A memory card 48, which is a storage medium for a digital camera that is not shown, is inserted into the card reader 47. As discussed later, the information stored on the memory card 48 is read out and printed by the printer. It should be noted that in place of the card reader 47 it is also possible to provide a predetermined interface circuit and to send and receive image information via wire or wirelessly to and from the digital camera. It should be noted that when the printer has obtained image information from the memory card 48, the printer converts the image information into print signals in accordance with the printer driver within the printer and prints an image on the print paper P based on these print signals.

The memory card 48 is constituted by a semiconductor memory device, is detachably mounted to a digital camera that is not shown, and is designed to store captured images.

The external appearance of the printer 22 is described next with reference to FIG. 3.

FIG. 3 is a diagram showing the external appearance of the printer 22 shown in FIG. 1. As shown in FIG. 3, the printer 22 is made of a housing 130, an upper lid 131, a paper supply section 132, a paper discharge section 133, a slot 135, and a control section 136.

Here, the housing 130 is made of resin or the like and is internally provided with a mechanism section and a control section as shown in FIG. 1 and FIG. 2. The upper lid 131 is interlocked in such a manner that it can rotate in the opening and closing direction about a rotation shaft (not shown) that is provided on the housing 130. When the upper lid 131 is opened it is possible to see the print head unit 60 etc. accommodated within the housing 130.

The paper supply section 132 has a stocker for storing print paper P and a paper supply mechanism for supplying print paper P stored in the stocker one sheet at a time. The paper discharge section 133 is constituted by a paper discharge opening through which print paper P for which printing has finished is discharged and a paper discharge tray that is, for example, for storing print paper P that has been discharged through the paper discharge opening. In FIG. 3, the paper discharge section 133 is not in a state in which paper can be discharged, and thus for it to discharge paper it is necessary to rotate the paper discharge tray of the paper discharge section 133 to bring the paper discharge opening in communication with the outside.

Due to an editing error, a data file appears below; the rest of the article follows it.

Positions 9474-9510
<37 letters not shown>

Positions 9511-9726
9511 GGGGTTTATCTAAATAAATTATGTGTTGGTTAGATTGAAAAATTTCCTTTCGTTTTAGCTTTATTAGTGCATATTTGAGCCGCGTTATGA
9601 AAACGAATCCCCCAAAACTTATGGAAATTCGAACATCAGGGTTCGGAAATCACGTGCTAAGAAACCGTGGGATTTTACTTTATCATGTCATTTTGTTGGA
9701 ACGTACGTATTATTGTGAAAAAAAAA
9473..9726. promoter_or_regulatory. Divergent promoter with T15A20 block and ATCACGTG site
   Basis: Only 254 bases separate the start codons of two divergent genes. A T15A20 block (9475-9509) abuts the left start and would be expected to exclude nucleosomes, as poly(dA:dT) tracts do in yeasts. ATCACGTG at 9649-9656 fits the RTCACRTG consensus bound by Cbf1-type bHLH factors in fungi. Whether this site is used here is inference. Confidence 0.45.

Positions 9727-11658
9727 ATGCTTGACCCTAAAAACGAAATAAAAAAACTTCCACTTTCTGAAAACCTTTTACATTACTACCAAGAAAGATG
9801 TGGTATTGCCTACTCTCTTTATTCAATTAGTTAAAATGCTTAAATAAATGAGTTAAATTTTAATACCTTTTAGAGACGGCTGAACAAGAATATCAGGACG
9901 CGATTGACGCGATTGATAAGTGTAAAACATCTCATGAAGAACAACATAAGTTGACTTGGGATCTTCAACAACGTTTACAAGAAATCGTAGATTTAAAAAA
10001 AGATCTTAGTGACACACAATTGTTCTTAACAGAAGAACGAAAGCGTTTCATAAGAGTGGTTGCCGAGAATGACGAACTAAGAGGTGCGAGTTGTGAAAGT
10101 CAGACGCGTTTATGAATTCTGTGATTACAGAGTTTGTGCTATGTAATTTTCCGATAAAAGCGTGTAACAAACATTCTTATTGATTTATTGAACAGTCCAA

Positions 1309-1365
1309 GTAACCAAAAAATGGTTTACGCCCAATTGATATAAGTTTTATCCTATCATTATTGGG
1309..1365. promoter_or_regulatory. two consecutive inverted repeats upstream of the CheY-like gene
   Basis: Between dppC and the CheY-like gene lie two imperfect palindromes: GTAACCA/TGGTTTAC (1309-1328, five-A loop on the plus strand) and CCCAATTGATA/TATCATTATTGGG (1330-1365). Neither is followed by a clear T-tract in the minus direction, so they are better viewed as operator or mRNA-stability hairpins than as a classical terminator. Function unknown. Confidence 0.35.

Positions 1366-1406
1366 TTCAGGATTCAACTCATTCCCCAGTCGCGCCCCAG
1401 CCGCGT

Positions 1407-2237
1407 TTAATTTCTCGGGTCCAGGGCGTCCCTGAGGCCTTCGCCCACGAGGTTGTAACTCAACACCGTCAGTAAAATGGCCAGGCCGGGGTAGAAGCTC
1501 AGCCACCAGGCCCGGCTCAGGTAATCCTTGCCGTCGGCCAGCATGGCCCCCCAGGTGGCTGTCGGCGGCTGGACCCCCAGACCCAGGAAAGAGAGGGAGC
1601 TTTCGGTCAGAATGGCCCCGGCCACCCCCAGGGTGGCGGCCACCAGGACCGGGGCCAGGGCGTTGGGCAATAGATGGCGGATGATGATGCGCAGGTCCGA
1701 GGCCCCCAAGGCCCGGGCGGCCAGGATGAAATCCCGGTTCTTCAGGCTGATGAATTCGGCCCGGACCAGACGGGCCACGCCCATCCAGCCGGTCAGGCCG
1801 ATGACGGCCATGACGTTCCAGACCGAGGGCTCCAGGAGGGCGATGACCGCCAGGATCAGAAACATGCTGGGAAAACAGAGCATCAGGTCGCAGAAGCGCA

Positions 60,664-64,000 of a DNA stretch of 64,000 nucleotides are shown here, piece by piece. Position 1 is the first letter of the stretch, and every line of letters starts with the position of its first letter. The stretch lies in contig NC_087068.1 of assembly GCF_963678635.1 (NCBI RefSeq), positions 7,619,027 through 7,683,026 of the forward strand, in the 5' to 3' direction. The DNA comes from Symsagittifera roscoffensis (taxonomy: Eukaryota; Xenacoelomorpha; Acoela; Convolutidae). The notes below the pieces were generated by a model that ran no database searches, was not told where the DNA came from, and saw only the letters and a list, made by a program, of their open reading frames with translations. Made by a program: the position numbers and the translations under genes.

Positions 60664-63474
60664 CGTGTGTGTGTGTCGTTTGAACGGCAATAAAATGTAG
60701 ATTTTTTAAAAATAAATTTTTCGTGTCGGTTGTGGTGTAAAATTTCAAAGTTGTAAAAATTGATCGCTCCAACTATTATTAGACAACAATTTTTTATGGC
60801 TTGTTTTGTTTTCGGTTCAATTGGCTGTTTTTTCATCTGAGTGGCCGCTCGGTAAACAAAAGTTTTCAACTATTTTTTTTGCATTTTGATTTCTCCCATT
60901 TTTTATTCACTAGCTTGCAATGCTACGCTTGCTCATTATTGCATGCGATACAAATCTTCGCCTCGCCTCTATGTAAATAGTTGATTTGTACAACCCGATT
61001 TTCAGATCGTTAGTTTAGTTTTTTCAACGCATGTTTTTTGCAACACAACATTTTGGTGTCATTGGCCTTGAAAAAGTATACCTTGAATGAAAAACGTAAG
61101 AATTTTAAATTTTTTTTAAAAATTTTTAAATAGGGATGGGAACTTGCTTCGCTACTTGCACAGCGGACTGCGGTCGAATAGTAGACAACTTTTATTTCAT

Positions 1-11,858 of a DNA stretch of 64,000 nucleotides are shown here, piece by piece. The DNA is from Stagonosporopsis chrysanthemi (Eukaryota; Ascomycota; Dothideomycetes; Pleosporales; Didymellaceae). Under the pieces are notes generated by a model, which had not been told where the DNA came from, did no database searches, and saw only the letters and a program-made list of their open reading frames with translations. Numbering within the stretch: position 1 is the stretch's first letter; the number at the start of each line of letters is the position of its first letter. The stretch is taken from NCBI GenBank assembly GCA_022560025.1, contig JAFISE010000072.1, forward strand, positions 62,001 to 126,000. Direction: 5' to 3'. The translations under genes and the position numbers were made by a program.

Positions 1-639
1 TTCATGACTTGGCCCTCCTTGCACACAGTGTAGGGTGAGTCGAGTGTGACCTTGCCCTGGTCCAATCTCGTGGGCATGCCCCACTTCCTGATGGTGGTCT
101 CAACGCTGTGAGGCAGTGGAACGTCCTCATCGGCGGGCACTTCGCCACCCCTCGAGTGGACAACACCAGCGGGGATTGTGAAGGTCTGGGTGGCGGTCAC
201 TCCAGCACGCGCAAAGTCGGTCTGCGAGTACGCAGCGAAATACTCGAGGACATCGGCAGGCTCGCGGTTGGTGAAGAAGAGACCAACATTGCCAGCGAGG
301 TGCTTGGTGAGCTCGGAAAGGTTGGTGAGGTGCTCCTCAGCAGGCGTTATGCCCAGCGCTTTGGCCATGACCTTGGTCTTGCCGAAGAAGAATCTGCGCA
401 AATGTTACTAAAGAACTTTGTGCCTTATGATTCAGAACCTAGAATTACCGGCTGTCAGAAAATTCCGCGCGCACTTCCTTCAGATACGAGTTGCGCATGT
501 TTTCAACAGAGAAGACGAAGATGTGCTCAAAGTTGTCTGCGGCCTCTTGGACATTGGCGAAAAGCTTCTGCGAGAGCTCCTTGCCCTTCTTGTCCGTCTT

The slot 135 is attached to the top of the upper lid 131, and has a card insertion opening to and from which the memory card 48 can be attached and detached. When the memory card 48 is inserted into the slot 135, the position of the memory card 48 is restricted by the inner wall of the slot 135. It should be noted that when the memory card 48 has been inserted into the slot 135, it is also possible for lamps 136 a, which are discussed later, to flash or for the color of the lamps 136 a to change. It should be noted that the card reader 47 shown in FIG. 2 is provided inside the slot 135.

The control section 136 is made of the lamps 136 a and buttons 136 b, and is operated when turning the power on and off, supplying or discharging the print paper P, and performing cleaning of the print head 12, and is also a section for performing a display for notifying the user of the operating state of the printer in accordance with these operations.

<Configuration of the Computer 90 Side>

The configuration of the personal computer 90 is described next with reference to FIG. 4.

As shown in FIG. 4, the personal computer 90 is constituted by a CPU 91, a ROM 92, a RAM 93, a EDD (Hard Disk Drive) 94, a video circuit 95, an I/F 96, a bus 97, a display device 98, an input device 99, and an external memory device 100.

Here, the CPU 91 is a controller that performs various computer processing in accordance,with the programs stored on the ROM 92 and the HDD 94, and controls the various sections of the apparatus.

The ROM 92 is a memory storing basic programs and data executed by the CPU 91. The RAM 93 is a memory for temporarily storing programs being executed by the CPU 91 and data being computed, for example.

The HDD 94 is a storage device for reading out data or programs stored on a hard disk, which is a storage medium, in accordance with requests from the CPU 91, and for storing data generated as the outcome,of computer processing by the CPU 91 on that hard disk.

The video circuit 95 is a circuit for executing rendering processes in accordance with picture commands supplied from the CPU 91 to convert obtained image data into a video signal, and outputting this signal to the display device. 98.

The I/F 96 is a circuit for suitably converting the expression format of signals that are output from the input device 99 and the external memory device 100 and outputting print signals PS to the printer 22.